Looking at two sides of the news coin: PAPER VIEW
Pearl Jam lead singer Eddie Vedder performs during the band's show at Rexall Place in Edmonton. POSTMEDIA NETWORK/FILE PHOTO
Looking at two sides of the news coin
In the chorus of the Beatles’ Getting Better, a cheery Paul McCartney proclaims that “I’ve got to admit, it’s getting better, it’s getting better all the time.”
Of course, that’s met with John Lennon’s acerbic response that “it couldn’t get much worse.”
With those perspectives in mind, a look at some recent news.
Our Blue Jays finally won a game in the ALCS against Cleveland.
The idealist’s take: We staved off an embarrassing sweep so you, Chief Wahoo, can shove that broom in the closet. (Or somewhere else.)
The cynic’s take: Considering Game 5 is, as of this writing, just hours away, this thing could be done, dear reader, by the time you read these words.
The Rock and Roll Hall of Fame has announced its nominees for induction in 2017.
The idealist’s take: Pearl Jam; Yes; MC5; Steppenwolf; The Zombies. All of ‘em worthy candidates.
The cynic’s take: Chaka Khan; Chic; The Cars; Journey; Janet Jackson; Depeche Mode. And there are others, but enough said.
This institution is running out of legitimate contenders. It won’t be long until one of its organizers says, in sweat-dripping desperation, “Hey, remember that episode of the Brady Bunch where the kids sing a song with Bobby Sherman? That technically makes them a band, right?”
Earlier this week, the Ontario Liberals said they’re forcing Nestle to wait two years before it can get to work on a well it bought in Wellington Centre.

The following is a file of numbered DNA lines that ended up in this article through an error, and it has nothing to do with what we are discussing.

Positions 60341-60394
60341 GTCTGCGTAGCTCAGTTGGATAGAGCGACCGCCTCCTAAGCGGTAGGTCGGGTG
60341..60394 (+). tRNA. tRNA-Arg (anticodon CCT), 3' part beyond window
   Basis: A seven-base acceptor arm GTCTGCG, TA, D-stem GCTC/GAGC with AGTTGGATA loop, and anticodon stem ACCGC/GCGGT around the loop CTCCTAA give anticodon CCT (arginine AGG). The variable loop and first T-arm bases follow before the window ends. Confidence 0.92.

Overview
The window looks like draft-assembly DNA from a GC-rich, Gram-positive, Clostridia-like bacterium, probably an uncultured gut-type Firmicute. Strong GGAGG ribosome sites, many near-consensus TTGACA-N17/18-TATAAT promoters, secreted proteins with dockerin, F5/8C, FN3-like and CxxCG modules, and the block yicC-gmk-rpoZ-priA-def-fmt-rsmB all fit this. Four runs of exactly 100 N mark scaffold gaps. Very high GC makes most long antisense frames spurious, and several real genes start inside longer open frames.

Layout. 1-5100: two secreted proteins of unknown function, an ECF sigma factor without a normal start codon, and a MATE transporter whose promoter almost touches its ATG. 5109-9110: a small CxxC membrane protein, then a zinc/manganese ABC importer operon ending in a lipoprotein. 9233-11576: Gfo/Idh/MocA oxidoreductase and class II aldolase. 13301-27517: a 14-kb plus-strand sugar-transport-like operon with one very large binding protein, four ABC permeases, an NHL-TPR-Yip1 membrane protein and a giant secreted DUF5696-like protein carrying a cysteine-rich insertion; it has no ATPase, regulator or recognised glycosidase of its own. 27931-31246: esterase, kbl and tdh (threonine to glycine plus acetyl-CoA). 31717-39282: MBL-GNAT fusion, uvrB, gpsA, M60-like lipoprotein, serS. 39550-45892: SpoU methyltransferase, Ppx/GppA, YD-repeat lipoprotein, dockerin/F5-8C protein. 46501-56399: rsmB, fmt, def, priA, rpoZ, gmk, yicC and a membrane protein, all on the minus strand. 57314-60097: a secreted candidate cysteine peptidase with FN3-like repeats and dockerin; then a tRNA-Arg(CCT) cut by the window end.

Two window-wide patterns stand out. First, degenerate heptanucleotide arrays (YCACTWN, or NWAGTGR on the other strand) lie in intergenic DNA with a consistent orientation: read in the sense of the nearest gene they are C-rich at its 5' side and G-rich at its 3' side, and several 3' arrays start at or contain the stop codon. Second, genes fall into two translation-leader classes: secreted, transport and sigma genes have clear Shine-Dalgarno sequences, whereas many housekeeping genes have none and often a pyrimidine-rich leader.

The folks in the small western Ontario township of Wellington Centre thought it would be a nice idea to buy it themselves -– for future drinking water needs. Nestle outbid them.
The idealist’s take: Well done, Ontario Liberals. You did the right thing.
The cynic’s take: The right thing and just in time to promote it while preparing for an upcoming provincial byelection in Ottawa-Vanier.
Earlier this week the Ontario Liberals said they (along with federal government) will be handing over nearly 36,000 square kilometres of land to the Algonquins of Ontario.
Idealist’s take: See the news item directly above.
Cynic’s take: See the news item directly above.
In this, the 25th anniversary season of the Ottawa Senators, the NHL club appears to have nixed the pre-game appearances of well-loved anthem singer Lyndon Slewidge.
The hefty and happy former OPP officer, who always finished his gig with a sparkling wink of the eye and a thumbs-up, hasn’t, according to Tuesday’s Ottawa Citizen, been contacted about singing this season.
The team told the Citizen that Slewidge may get to sing a few times, but that it’s “trying a number of new in-arena activations for the fans, including inviting other performers to sing the national anthem.”
The idealist’s take: Sorry, got nothin’.
The cynic’s take: Right. Why would you, in a silver anniversary season, want to continue a fine anthem tradition? And what’s with the word “activations”?
It’s something only an eager young marketing professional could say with a straight face.
The Tell America It’s Great video is now bouncing over social media. In it, warm-hearted Canadians remind our neighbours to the south that their neighbours to the north really admire them, especially in these nasty weeks leading up to the U.S. presidential election.
The idealist’s take: A nice gesture.
The cynic’s take: Watching this video (you can YouTube it up at #TellAmericaItsGreat) is grating. It’s like we’re hovering over a violent crack-addled, booze-swilling, fascist-tolerating lunatic down on his luck, someone who just needs to be told he’s loved and then everything will be okie-dokie.
It seems to presuppose that we in Canada are perfect. We’re not.
Bruce Cameron is a Barrie freelance writer.